The Measurement and Analysis of Silica Fume Particle Size Distribution and De-Agglomeration of Different Silica Fume Product Forms


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Title: The Measurement and Analysis of Silica Fume Particle Size Distribution and De-Agglomeration of Different Silica Fume Product Forms

Author(s): J. Wolsiefer Sr.

Publication: Special Publication

Volume: 242


Appears on pages(s): 111-132

Keywords: agglomeration; de-agglomeration; densified; dispersability; electrical resistivity; particle size distribution; pozzolanic strength index; product forms; SEM; shotecrete; silica fume; ultrasound; undensified

Date: 4/1/2007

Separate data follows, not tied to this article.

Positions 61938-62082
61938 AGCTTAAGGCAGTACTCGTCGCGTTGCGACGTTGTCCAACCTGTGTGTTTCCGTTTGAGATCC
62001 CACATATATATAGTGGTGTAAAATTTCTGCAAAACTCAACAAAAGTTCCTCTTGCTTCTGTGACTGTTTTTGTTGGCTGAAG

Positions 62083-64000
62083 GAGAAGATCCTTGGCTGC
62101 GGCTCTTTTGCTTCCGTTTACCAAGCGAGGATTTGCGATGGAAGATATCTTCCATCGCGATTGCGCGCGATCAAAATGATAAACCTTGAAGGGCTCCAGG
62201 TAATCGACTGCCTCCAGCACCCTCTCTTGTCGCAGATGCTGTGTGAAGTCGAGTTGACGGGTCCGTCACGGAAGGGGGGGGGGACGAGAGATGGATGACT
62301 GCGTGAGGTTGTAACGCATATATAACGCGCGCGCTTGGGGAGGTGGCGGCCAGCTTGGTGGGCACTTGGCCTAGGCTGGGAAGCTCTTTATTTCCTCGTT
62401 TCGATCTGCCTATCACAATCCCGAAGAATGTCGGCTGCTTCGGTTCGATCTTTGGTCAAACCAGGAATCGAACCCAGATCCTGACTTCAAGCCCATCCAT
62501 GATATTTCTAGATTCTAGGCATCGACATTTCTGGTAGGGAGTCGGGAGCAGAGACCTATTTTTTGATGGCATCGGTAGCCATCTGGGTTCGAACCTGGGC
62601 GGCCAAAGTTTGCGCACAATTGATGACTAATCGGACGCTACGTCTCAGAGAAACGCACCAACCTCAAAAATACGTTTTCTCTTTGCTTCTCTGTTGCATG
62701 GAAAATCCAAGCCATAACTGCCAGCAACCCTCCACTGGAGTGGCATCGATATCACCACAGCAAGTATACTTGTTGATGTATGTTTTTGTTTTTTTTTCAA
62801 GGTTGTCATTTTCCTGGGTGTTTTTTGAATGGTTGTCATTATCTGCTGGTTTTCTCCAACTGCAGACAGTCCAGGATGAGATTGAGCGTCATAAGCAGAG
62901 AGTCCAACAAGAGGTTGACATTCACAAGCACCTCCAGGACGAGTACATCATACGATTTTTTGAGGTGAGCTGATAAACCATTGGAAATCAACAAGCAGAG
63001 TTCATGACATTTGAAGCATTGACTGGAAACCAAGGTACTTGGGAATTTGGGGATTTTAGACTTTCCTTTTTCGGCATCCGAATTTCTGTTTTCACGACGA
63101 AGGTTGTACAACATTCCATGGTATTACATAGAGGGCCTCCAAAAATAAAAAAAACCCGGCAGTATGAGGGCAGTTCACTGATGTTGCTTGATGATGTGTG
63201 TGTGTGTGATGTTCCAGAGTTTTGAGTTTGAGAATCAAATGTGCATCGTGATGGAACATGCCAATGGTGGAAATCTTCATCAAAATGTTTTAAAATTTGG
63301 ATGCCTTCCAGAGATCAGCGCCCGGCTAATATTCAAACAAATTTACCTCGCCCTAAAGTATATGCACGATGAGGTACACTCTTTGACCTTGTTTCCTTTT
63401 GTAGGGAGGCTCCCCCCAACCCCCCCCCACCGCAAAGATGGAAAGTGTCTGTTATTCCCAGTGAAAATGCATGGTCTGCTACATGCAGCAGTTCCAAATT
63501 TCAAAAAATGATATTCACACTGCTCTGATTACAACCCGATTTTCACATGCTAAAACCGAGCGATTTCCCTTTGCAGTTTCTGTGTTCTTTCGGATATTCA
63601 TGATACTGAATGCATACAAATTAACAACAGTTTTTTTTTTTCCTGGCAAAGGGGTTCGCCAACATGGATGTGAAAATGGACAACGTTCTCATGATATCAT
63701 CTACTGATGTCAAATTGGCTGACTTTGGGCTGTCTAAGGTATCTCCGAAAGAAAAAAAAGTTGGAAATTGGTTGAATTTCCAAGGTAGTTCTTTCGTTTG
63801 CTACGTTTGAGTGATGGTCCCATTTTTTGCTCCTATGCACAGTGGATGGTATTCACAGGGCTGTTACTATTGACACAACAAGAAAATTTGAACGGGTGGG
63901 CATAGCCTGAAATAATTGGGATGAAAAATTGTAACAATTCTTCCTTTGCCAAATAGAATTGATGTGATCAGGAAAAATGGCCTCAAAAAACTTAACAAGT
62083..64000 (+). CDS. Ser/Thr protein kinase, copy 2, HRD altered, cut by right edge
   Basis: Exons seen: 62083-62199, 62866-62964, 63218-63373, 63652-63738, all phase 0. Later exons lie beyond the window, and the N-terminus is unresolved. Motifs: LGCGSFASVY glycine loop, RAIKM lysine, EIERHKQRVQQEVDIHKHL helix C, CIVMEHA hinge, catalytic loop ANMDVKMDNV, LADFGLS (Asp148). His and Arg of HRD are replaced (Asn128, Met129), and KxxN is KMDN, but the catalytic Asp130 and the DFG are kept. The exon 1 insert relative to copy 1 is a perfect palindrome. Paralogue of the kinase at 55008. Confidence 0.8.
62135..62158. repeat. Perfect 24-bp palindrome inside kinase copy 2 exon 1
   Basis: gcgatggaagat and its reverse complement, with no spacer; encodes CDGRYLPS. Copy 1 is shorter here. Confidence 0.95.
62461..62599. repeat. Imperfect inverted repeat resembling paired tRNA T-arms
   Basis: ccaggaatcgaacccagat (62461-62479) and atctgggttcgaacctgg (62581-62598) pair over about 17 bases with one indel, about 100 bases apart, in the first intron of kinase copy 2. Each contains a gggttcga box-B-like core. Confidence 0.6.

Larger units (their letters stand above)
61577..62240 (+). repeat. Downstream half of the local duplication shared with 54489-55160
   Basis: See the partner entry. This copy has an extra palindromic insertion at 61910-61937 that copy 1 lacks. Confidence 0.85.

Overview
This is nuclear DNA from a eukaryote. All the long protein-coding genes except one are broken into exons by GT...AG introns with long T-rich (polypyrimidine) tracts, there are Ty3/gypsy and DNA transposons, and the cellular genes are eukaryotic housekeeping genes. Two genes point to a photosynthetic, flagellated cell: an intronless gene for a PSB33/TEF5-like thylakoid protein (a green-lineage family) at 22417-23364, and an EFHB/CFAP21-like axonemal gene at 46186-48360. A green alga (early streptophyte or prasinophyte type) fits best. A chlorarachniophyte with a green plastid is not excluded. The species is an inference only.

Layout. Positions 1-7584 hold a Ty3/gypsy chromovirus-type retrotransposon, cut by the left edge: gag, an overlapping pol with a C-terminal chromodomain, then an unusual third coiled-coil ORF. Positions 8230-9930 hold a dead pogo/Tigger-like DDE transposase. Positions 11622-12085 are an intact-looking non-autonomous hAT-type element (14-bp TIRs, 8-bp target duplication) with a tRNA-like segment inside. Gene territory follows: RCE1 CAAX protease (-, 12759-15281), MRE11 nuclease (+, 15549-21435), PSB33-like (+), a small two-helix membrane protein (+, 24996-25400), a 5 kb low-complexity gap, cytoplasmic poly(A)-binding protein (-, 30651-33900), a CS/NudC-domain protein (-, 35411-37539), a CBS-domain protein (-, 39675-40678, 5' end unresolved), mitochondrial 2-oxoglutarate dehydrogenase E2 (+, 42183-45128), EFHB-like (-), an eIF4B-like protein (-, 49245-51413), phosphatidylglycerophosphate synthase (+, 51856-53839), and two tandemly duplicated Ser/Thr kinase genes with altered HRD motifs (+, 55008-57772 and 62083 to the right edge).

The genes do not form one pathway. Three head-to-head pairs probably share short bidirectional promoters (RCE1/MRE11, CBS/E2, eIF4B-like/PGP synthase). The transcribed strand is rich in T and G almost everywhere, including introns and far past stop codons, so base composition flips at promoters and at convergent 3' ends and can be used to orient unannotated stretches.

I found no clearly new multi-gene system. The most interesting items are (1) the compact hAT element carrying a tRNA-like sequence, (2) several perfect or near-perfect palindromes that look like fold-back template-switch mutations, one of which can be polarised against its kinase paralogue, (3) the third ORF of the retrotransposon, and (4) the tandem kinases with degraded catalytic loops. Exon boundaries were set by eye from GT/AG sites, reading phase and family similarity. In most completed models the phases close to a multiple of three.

The research goal of this project was to measure silica fume particle size distribution and conduct dispersion tests, using measured levels of ultrasound as a method to evaluate the relative agglomeration "strength" and de-agglomeration [dispersability] of the undensified and densified product forms of silica fume. Scanning Electron Microscopy (SEM) testing of silica fume samples was performed, showing combinations of individual particles (0.02 to 0.25µm) along with loose agglomerate clusters (25 to 120µm), which could not be quantified in size distribution analysis. A specially modified laser scattering particle size distribution analyzer, with a built in digitally controlled ultrasonic processor, was developed to measure particle size distribution statistics such as mean, medium and standard deviation. Ultrasonic energy levels were determined for complete de-agglomeration of undensified and densified material, which allows the measurement of the primary un-agglomerated material particle size. A test method was developed to evaluate the dispersability or relative agglomerate "strength" of the different silica fume forms by measuring the various particle size distributions, with and without ultrasound. Through the application of ultrasound, at specific energy levels and time periods, the relative agglomerate dispersability at different bulk density levels were determined. Mortar and shotcrete performance tests were conducted to evaluate the dispersability of different silica fume product forms, for different bulk loose density levels. The mortar laboratory evaluation tests included pozzolanic strength activity index ratios and electrical resistivity measurements. The test method’s ability to evaluate product dispersability and quality assurance was further verified through a field shotcrete test program, conducted with various bulk loose densities, measuring rebound percentages, thickness before bond break and compression strength.